- Oil-based Stains – An oil-based stain is one created by grease, cooking oil, cosmetics, tar, and other items that have any oil in them. An oil-based stain darkens the stone and will usually need to be chemically cleaned in order to dissolve and then rinse away the source. First, you must remove any excess staining agent by wiping it away if it is soft, or in the case of tar, chipping it off. Then clean the area gently with a soft liquid cleanser. Suitable cleansers include ammonia, household detergent, acetone, or mineral spirits. It is important that you don’t pour the cleaner directly on the staining agent itself, as that could cause the agent to thin and seep into more of the stone. Instead, wet a cloth with the cleaner and place it over the stain in order to draw the agent into the cloth. You may also use a cleaner specifically designed to remove oil-based stains such as an alkaline degreaser or a homemade poultice.
- Organic Stains – An organic stain is one created by an organic substance such as coffee, tea, tobacco, fruit juice, food, paper, urine, leaves, bird droppings, or bark. These substances will often leave a pinkish-brown stain that, if outdoors, may disappear after the source of the stain has been removed because of the normal bleaching process caused by the rain and sun. However, if the stain is indoors you will have to use a cleaning formula. To make your own you can use 12% hydrogen peroxide mixed with a few drops of ammonia. You can also purchase commercially marketed cleaners or use a homemade poultice.
- Ink Stains – Any form of ink, such as that found in magic markers or pens, could cause an ink stain. If the color of the stone is light, clean it with bleach or hydrogen peroxide. For darker stones use acetone or lacquer thinner. Do not pour a cleaner directly on the stain, as it could result in the staining agent thinning and spreading further along the surface. Instead, wet a cloth with the cleaning agent and allow the stain to be drawn into it.
- Paint Stains – If the paint is covering only a small portion of the tile, scrape it off with a razor blade, or remove with a lacquer thinner. If a large area is covered by the paint, it must be removed with a commercially formulated liquid paint stripper. Under no circumstances should you use flame tools or acid to strip the paint from the stone.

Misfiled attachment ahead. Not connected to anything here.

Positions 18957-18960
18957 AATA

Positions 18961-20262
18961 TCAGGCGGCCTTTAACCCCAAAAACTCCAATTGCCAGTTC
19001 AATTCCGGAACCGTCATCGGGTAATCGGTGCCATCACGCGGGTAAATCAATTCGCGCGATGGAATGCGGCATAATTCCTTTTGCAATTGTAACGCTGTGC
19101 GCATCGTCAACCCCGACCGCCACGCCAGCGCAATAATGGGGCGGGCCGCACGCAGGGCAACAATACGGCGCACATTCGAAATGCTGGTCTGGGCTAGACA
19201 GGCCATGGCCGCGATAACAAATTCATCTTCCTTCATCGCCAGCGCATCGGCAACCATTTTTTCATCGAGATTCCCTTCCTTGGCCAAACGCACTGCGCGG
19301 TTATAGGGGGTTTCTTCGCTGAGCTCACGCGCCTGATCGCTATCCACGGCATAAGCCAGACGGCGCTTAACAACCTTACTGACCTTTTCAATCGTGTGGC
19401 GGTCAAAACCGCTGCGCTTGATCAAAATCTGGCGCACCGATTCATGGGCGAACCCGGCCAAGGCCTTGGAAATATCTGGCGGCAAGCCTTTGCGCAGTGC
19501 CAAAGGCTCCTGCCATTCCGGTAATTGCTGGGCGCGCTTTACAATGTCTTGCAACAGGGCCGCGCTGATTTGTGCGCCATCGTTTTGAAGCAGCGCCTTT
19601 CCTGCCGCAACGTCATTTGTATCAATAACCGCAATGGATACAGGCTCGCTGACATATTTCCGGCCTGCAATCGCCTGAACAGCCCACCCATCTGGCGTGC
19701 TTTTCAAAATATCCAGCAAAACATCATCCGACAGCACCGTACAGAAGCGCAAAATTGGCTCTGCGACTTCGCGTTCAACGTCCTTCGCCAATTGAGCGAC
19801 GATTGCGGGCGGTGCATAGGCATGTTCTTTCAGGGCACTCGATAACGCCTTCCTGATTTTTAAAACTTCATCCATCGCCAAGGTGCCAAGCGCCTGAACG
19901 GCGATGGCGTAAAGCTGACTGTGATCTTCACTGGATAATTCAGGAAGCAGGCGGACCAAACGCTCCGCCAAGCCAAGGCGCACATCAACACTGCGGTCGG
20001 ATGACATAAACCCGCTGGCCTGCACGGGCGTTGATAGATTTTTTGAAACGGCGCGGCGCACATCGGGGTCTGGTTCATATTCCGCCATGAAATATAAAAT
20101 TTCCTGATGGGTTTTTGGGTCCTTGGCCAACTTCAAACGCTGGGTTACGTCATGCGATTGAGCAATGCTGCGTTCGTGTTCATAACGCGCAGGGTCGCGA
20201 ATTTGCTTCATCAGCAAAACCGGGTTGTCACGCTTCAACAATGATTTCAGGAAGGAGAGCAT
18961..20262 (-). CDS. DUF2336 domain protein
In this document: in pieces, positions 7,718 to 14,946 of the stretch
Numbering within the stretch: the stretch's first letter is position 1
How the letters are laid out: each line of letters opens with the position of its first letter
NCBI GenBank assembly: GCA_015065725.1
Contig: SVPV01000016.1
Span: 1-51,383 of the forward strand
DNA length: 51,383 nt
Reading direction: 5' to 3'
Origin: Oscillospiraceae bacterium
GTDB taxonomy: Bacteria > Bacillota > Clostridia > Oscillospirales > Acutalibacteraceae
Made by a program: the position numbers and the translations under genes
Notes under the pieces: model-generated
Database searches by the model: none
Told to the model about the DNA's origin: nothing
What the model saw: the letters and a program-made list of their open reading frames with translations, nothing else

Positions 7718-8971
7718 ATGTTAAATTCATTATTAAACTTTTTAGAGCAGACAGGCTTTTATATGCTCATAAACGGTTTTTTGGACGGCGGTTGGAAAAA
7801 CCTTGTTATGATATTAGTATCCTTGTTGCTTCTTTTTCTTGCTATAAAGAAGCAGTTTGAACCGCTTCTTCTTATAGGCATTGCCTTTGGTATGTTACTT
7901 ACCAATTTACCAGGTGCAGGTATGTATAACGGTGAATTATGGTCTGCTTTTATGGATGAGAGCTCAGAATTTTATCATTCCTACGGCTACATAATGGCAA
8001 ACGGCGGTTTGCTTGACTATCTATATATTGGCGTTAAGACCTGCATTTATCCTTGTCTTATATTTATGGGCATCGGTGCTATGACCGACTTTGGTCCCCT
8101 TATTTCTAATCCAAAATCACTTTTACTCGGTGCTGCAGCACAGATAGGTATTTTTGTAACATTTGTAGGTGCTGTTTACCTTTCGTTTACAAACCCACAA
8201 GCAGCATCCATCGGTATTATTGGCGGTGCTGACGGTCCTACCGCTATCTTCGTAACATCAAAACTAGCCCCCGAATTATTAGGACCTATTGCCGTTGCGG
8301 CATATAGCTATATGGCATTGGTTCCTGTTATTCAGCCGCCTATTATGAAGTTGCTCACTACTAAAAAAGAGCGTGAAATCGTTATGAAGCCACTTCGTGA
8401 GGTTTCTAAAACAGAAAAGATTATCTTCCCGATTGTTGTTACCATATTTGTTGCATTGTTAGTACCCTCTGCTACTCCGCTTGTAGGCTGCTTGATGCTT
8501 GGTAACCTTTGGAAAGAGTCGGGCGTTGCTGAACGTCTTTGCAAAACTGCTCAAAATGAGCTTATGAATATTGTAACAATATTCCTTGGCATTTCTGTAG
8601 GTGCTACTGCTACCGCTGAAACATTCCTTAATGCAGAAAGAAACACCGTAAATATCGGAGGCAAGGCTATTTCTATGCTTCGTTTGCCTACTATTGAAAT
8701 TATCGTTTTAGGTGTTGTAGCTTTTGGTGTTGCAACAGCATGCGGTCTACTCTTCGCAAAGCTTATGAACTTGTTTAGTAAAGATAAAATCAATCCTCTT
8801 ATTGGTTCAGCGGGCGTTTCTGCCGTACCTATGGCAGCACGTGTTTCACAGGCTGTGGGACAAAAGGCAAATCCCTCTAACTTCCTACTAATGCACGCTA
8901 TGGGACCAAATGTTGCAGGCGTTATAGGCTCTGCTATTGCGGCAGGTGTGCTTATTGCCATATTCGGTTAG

- Water Spots and Rings – Water damage occurs due to the surface accumulation of hard water. To remove these stains buff the affected area with dry 0000 steel wool.
- Fire and Smoke Damage – This damage is typically seen with stone that is part of a fireplace. In order to remove the stain you must thoroughly clean the stone. This is most easily accomplished with commercially formulated smoke removal products.
- Etch Marks – These stains are left by acid that has been left on the surface of the stone. Some acids will cause the finish to be etched but the surface of the stone won’t actually be stained; other acids will etch the finish and discolor the stone. Once the acid has been removed, wet the surface with water and apply marble polishing powder. Rub the powder into the stone with a buffing pad and a drill or polisher set to a low speed, or by hand with a damp cloth. Buff until the etch marks disappear and the surface shines. Honing may be needed for a deep stain that requires a professional stone refinisher.
- Efflorescence – This is a white powdery substance that appears on the stone’s surface. It is caused by mineral salts within the stone being carried to the surface of the stone by water and then being left behind when the water evaporates. For new installations simply vacuum or dry mop the surface of the stone and repeat as needed until the stone has completely dried. Do not use water to remove the powder, as this could exacerbate the situation. If the problem is persistent, contact the contractor in order to identify and remedy the cause of the moisture.